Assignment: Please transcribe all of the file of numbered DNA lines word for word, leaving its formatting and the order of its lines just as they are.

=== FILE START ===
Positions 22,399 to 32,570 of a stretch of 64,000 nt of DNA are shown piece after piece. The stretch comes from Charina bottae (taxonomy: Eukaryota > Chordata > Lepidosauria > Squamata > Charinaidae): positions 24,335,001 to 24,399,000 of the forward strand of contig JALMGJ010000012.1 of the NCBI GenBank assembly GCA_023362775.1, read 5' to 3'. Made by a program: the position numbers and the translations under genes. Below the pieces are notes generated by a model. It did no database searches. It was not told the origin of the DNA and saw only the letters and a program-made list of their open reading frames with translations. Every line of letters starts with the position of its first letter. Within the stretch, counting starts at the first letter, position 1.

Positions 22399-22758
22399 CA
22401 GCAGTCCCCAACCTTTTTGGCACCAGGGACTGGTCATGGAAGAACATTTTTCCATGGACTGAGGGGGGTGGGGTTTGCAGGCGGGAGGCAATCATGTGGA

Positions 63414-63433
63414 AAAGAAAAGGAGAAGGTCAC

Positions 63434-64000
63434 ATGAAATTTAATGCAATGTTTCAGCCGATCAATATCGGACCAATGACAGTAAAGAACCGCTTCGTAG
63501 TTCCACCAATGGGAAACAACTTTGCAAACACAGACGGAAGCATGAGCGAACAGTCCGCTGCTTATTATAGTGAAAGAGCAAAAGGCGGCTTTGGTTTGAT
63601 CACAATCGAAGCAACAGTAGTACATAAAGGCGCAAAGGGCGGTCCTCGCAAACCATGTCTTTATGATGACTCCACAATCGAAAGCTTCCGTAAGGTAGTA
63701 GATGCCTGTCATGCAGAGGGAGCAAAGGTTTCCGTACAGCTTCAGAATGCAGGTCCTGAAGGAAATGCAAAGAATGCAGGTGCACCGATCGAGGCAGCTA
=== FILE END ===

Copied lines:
Positions 22,399 to 32,570 of a stretch of 64,000 nt of DNA are shown piece after piece. The stretch comes from Charina bottae (taxonomy: Eukaryota > Chordata > Lepidosauria > Squamata > Charinaidae): positions 24,335,001 to 24,399,000 of the forward strand of contig JALMGJ010000012.1 of the NCBI GenBank assembly GCA_023362775.1, read 5' to 3'. Made by a program: the position numbers and the translations under genes. Below the pieces are notes generated by a model. It did no database searches. It was not told the origin of the DNA and saw only the letters and a program-made list of their open reading frames with translations. Every line of letters starts with the position of its first letter. Within the stretch, counting starts at the first letter, position 1.

Positions 22399-22758
22399 CA
22401 GCAGTCCCCAACCTTTTTGGCACCAGGGACTGGTCATGGAAGAACATTTTTCCATGGACTGAGGGGGGTGGGGTTTGCAGGCGGGAGGCAATCATGTGGA

Positions 63414-63433
63414 AAAGAAAAGGAGAAGGTCAC

Positions 63434-64000
63434 ATGAAATTTAATGCAATGTTTCAGCCGATCAATATCGGACCAATGACAGTAAAGAACCGCTTCGTAG
63501 TTCCACCAATGGGAAACAACTTTGCAAACACAGACGGAAGCATGAGCGAACAGTCCGCTGCTTATTATAGTGAAAGAGCAAAAGGCGGCTTTGGTTTGAT
63601 CACAATCGAAGCAACAGTAGTACATAAAGGCGCAAAGGGCGGTCCTCGCAAACCATGTCTTTATGATGACTCCACAATCGAAAGCTTCCGTAAGGTAGTA
63701 GATGCCTGTCATGCAGAGGGAGCAAAGGTTTCCGTACAGCTTCAGAATGCAGGTCCTGAAGGAAATGCAAAGAATGCAGGTGCACCGATCGAGGCAGCTA